At seven years old, your child is ready to play and learn independently. However, as a parent, there are still plenty of opportunities for you to guide them through fun learning activities.
If you struggle to find activities your child finds fun, you’ve come to the right place. From reading to science, there are plenty of things for you to try. In this post, you’ll find 21 fun activities parents can do with their seven-year-olds. Let’s get started.
1. Memory Game
At seven years old, your child begins to explore their competitive nature. Parents can introduce the aspect of competition in simple ways, such as memory games. Not only do memory games teach them to have a competitive spirit, but it refines your child’s critical thinking skills.
All you need for a memory game is a deck of cards. While you could purchase a deck made for the memory game, any regular deck of cards will do. Consider using only face cards for the first few rounds of memory. Slowly introduce other cards when your child needs more of a challenge.
2. Friendship Bracelets
According to Miss Natalie and Ms. Tara, preschool teachers in Idaho Falls, Idaho, friendship bracelets are an excellent craft to introduce to your seven-year-old.
This activity gives your child a chance to practice their fine motor skills and learn about selflessness. While they may want to keep the bracelets for themselves, encourage them to give the bracelet to a friend at school. This activity also reinforces the aspect of sharing and being social.
3. DIY Stethoscope
Every seven-year-old loves to learn a bit more about science. One simple science project you can do is make a homemade stethoscope. Doctors use stethoscopes to listen to their patients’ heartbeats and breathing rhythms.
You’ll need two funnels, clear plastic tubing that fits on the end of the funnel, balloons, and electrical tape to make your stethoscope.
Cut off the top of the balloon and pull it tight over both funnels’ mouths. Use the electrical tape to secure the balloon in place. Connect the two funnels with your tubing. Use tape if necessary. Voila! You now have your very own stethoscope.
Craft courtesy of Fantastic Fun and Learning.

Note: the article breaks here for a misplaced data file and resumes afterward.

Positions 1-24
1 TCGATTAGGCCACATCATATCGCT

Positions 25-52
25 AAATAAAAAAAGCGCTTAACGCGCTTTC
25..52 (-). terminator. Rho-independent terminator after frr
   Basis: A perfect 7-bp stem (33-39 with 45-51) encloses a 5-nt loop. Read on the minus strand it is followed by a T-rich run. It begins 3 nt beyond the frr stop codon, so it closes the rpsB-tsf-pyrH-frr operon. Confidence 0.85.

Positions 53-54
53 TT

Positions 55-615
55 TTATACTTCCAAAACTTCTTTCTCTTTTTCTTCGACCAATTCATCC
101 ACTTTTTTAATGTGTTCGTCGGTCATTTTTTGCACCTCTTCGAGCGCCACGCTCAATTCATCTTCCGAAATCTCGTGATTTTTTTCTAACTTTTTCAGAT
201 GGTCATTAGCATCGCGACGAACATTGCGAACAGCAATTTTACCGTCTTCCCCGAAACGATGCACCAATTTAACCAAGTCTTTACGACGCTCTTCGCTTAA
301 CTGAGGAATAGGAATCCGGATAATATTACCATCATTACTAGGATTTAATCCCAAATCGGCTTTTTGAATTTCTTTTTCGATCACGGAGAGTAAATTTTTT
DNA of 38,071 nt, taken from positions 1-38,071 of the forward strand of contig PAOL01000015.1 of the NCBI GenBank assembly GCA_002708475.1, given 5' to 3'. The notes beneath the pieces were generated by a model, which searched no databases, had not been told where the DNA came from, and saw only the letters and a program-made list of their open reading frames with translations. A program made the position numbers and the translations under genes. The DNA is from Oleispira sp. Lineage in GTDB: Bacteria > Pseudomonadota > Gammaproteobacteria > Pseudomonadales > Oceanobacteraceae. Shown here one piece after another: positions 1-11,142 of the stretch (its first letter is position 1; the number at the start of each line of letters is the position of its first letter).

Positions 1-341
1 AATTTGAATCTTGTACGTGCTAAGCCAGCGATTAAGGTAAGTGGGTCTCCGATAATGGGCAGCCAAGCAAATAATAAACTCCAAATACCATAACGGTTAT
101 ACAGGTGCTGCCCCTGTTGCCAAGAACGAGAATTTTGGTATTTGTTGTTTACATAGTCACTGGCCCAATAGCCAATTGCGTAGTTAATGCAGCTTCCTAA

After making the stethoscope, make sure you explain the science behind this device to your child. A stethoscope amplifies sounds by trapping the sound waves in a small area. The sound waves echo down the tube until they finally reach your ear.
4. Read a Book
Parents must read with their children. Without the help of a parent, a young child could fall behind in reading very quickly.
Take the time to read a book to your seven-year-old. Or better yet, have your child read a book to you. Regardless of what you do, let your child choose the book.
Parents should add reading with their children to their daily routine. Additionally, parents should encourage their children to try reading independently from time to time. Visit a book store or the library and let them choose several books to read through.
5. Hopscotch Math
At this age, your child is also learning simple math. With some parent reinforcement, a child can excel in mathematics.
Draw a hopscotch board on your driveway or sidewalk. Have your child write a number in each of the squares. Once the board is set up, call out a simple math equation and have your child hop to the square with the answer written in it.
While you should start with simple addition and subtraction, you can use this activity with multiplication and division when your child is ready. This is a fun activity to keep your child active and learning for years to come.
Miss Natalie and Ms. Tara suggest that parents take their seven-year-olds swimming because it forces them to use both sides of their brains. Additionally, swimming is a social activity, not to mention the fact that it’s fun.